“LeBron James has more of a connection and does more advocating for the Black culture and the community. He almost always gives back to his community no matter what city he is playing for in the moment. He stays in contact with those different cities and communities], making sure the connection and relationship he has with them is still strong and health[y],” said Nkumu. “People respect him for what he has done for the Black culture and community. Him being the greatest players…and being able to balance advocating for the Black community as well. A lot of people to have a great deal of respect for him for that.”
On the other hand, criticism, like the comments Ingraham made about James, is something that many people, especially celebrities are afraid of, worrying that the criticism will cause harm or even end their money and career. “In this society, if you talk to much on social issues, especially when you get to [a] certain level, you become the issue,” Connell said.
Nimmers agrees., tying to the incident with Colin Kaepernick, who was also hated and criticized by the public. Even when Kaepernick was promoted by Nike, many people on social platforms such as Twitter and Instagram were burning Nike shoes and products because Kaepernick was Nike’s spokesperson.
“His main issue was not to disrespect the flag or go against the military. He wanted to bring justice for minorities who are being unlawfully arrested, shot and killed by police officers,” said Nimmers. “Now when people bring him up, they do not talk [about] what he is kneeling for. They only talk about what he is doing which is, ‘You’re disrupting money, you’re disrupting the NFL, and we can’t have that.’ That is payback
Kaepernick. When you start making people uncomfortable and talking about social issues stuff, then it’s like, ‘Wait a minute, why is he even talking about that? Just be a football player.’ They [Black athletes] know they can’t do what the average white athlete does. They know it’s a slap on the wrist for them, but if they were to do that they would likely lose their job, and money, and endorsements. Connell believes that because of the backlash and criticism that a successful person should not speak on social issues. He believes that when a person, especially from the Black community, begins speaking up, their own people will begin to bring them down.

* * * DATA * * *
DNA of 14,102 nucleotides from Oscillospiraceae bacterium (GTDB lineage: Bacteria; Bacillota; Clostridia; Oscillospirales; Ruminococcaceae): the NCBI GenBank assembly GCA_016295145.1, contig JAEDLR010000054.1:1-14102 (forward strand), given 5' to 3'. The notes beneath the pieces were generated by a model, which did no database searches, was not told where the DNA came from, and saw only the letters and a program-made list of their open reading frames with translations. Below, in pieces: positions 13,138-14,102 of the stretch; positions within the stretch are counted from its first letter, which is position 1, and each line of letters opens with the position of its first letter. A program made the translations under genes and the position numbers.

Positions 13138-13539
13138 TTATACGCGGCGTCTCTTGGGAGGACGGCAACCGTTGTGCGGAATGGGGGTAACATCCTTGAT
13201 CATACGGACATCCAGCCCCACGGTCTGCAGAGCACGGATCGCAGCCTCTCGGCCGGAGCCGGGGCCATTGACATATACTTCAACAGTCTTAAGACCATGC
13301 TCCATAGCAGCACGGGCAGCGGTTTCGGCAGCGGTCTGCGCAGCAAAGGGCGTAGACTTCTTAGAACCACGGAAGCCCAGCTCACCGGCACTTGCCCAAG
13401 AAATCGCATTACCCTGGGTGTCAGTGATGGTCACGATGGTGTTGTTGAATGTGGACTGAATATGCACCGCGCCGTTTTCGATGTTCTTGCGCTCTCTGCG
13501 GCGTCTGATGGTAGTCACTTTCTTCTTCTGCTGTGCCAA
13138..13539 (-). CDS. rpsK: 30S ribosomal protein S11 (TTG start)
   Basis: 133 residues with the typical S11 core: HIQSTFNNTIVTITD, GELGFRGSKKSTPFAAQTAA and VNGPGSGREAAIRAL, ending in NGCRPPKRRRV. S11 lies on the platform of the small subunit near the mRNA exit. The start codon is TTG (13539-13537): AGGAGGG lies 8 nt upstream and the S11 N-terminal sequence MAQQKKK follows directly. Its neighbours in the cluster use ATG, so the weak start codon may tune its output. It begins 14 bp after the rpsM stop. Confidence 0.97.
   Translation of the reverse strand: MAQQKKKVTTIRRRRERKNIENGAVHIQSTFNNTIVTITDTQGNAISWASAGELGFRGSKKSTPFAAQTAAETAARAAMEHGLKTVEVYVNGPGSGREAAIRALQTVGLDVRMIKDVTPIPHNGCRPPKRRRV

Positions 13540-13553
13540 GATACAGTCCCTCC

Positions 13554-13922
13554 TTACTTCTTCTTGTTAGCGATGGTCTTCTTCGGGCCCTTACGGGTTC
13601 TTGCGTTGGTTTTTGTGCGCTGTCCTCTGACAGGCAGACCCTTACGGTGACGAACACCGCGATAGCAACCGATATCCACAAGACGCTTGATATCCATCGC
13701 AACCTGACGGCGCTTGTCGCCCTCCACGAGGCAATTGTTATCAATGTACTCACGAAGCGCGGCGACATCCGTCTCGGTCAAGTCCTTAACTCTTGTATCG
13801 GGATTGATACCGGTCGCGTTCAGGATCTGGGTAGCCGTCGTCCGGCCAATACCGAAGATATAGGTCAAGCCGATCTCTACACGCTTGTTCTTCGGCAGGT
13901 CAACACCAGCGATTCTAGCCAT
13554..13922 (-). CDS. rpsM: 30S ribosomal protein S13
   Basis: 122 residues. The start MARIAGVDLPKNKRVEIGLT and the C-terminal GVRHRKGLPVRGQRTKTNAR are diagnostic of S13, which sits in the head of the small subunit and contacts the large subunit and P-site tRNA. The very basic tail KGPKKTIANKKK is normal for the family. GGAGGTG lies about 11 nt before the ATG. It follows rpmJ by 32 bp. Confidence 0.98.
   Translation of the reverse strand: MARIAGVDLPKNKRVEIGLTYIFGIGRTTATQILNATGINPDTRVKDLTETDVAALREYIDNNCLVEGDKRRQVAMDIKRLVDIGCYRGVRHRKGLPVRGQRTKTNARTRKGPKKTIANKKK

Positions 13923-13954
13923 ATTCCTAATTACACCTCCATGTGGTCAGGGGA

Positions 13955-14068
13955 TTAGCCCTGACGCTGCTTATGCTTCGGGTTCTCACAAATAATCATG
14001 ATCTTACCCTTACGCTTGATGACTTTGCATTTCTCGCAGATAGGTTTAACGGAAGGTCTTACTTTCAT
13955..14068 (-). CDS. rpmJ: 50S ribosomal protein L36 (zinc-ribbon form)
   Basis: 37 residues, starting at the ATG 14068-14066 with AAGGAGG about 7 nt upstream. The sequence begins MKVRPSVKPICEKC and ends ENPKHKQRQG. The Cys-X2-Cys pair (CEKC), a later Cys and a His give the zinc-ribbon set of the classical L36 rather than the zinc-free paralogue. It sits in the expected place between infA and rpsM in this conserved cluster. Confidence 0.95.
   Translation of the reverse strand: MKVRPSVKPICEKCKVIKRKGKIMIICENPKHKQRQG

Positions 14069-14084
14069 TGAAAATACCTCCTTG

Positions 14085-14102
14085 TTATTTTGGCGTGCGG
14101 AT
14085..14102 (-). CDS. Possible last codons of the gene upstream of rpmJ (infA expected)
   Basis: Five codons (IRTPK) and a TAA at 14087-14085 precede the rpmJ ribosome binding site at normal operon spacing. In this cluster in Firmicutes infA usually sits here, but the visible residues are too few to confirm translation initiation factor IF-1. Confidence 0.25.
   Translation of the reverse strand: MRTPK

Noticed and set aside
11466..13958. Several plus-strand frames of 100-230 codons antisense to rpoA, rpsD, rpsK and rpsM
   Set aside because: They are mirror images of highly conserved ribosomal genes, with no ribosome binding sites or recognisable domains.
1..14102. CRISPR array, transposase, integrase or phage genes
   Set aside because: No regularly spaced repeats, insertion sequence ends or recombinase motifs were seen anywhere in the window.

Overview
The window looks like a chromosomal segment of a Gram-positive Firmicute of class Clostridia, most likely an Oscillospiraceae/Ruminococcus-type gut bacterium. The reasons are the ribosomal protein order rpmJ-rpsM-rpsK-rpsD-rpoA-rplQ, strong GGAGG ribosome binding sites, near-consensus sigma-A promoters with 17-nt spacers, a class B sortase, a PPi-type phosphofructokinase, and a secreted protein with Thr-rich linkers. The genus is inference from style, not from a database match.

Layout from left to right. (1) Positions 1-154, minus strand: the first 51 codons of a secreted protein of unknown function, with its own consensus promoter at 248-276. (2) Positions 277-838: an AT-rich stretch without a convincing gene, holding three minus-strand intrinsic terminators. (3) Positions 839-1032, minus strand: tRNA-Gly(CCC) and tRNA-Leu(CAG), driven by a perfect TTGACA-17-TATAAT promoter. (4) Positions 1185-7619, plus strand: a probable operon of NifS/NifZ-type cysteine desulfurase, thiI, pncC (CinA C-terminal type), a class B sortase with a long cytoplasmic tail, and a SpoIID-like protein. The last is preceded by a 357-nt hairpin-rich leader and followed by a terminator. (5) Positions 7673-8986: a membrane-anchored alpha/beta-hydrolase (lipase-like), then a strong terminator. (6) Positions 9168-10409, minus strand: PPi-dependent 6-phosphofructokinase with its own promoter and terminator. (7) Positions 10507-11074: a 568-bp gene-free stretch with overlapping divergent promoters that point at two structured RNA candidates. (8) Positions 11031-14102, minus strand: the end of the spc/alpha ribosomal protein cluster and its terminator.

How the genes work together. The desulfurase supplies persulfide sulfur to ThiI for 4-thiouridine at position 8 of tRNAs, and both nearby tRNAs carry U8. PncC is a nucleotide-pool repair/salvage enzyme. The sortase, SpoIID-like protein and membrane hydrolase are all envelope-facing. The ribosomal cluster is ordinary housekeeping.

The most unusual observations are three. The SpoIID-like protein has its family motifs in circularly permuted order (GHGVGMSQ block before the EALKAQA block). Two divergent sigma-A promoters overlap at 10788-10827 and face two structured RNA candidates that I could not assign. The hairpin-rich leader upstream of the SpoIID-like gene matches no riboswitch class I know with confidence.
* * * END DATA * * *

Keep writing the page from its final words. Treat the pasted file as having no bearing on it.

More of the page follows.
“Personally, what a lot of people don’t understand is any Black male or female who make it very very well financially, you have to move up and out, because our own will bring you down,” said Connell. “There’s always someone trying to pull game, trying to get over, trying to think that you owe them something because you made it and they didn’t. I learned [from] my own experiences it’s very hard as you financially rise. It’s hard to stay in that same community, because your own will not let you stay there peacefully. So you can’t fault people once they start moving up and to gradually move on. All of that’s not on them, a lot of that is on our race.”
Nimmers has an understanding for both sides that celebrities take. “I am not knocking the ones that do it and I am not knocking the ones that don’t, but I understand the ones that don’t because they are already [under] the microscope,” said Nimmers.On the other hand, Watson believes that it is not only the duty or responsibility of celebrities but also members of the community as well. “Our entertainers and our athletes become spokespeople of the Black community, I don’t think those are the best spokesmen of any community,” said Watson. “Where are the teachers, where are the nurses, where are the doctors who are in the Black community and do great things too?”
Nkumu puts herself into the both Lebron James’s and Michael Jordan’s situation. If she were to become a professional basketball player, which example she would follow?
“I don’t know. I would probably be in the middle [of advocating],” Nkumu said. “I wasn’t brought up in that strong of Black culture. My dad is African, from the [Democratic Republic of Congo], but my mom is also White. I [am] kind of 50/50. I could see both sides but I don’t have the same experience. The things that they went through, I didn’t go through. I don’t necessarily know what everybody’s been through, but I think I could still provide a voice for [The Black community].”